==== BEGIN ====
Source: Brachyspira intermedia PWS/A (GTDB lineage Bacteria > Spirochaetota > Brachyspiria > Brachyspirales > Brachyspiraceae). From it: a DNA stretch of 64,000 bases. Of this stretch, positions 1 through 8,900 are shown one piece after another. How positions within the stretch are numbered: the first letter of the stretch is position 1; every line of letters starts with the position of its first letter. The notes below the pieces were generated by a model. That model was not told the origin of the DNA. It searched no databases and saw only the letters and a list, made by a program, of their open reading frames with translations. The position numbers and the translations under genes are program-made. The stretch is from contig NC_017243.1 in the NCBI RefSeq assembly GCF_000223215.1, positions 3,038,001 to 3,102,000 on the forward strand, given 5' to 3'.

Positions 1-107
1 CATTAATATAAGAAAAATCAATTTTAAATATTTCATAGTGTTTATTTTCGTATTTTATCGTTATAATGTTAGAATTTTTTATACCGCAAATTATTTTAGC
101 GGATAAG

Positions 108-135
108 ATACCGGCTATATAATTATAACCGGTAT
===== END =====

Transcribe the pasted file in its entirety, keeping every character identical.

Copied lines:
Source: Brachyspira intermedia PWS/A (GTDB lineage Bacteria > Spirochaetota > Brachyspiria > Brachyspirales > Brachyspiraceae). From it: a DNA stretch of 64,000 bases. Of this stretch, positions 1 through 8,900 are shown one piece after another. How positions within the stretch are numbered: the first letter of the stretch is position 1; every line of letters starts with the position of its first letter. The notes below the pieces were generated by a model. That model was not told the origin of the DNA. It searched no databases and saw only the letters and a list, made by a program, of their open reading frames with translations. The position numbers and the translations under genes are program-made. The stretch is from contig NC_017243.1 in the NCBI RefSeq assembly GCF_000223215.1, positions 3,038,001 to 3,102,000 on the forward strand, given 5' to 3'.

Positions 1-107
1 CATTAATATAAGAAAAATCAATTTTAAATATTTCATAGTGTTTATTTTCGTATTTTATCGTTATAATGTTAGAATTTTTTATACCGCAAATTATTTTAGC
101 GGATAAG

Positions 108-135
108 ATACCGGCTATATAATTATAACCGGTAT